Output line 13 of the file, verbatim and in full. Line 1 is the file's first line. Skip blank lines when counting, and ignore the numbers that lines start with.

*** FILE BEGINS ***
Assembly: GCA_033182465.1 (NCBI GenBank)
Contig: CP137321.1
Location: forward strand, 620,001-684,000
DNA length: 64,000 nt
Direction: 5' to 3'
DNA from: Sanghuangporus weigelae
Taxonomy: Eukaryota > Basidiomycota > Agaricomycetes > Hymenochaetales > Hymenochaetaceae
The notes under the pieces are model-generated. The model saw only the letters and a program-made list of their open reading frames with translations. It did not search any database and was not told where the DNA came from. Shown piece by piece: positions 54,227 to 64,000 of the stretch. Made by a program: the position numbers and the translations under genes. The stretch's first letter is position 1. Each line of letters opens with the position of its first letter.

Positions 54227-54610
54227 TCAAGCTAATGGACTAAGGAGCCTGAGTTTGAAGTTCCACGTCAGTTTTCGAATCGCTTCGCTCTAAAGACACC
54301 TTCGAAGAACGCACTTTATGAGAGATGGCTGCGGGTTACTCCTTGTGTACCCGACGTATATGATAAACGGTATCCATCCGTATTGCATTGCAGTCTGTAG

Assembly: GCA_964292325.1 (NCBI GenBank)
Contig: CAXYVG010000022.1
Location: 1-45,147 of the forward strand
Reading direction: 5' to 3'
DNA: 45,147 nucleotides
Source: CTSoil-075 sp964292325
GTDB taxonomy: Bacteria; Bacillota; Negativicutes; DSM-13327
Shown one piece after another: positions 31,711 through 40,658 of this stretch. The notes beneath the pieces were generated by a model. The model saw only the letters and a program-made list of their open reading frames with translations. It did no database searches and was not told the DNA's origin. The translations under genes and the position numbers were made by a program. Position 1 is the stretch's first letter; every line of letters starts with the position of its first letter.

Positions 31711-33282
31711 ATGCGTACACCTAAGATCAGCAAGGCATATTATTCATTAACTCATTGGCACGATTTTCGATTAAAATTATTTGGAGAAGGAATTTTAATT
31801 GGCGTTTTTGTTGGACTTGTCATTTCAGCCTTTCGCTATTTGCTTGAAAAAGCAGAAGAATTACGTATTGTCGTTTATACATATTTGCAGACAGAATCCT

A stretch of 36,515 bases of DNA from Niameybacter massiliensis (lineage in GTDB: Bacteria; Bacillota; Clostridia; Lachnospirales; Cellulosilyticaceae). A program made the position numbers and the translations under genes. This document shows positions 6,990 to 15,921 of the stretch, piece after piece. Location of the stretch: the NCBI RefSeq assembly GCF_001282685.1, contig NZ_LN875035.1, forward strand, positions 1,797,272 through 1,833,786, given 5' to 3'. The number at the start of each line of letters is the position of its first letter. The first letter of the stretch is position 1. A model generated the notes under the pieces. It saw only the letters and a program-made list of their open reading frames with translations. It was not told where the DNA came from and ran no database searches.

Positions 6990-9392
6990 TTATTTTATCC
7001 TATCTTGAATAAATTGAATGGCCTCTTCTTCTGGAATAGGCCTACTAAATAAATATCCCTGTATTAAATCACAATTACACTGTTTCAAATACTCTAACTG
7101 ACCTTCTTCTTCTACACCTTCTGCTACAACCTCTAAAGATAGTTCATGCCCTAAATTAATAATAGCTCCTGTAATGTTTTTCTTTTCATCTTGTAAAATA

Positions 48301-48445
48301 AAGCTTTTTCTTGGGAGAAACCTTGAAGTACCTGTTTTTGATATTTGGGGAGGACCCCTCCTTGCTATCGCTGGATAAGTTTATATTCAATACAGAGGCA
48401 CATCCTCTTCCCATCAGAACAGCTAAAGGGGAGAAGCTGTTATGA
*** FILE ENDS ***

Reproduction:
Contig: CAXYVG010000022.1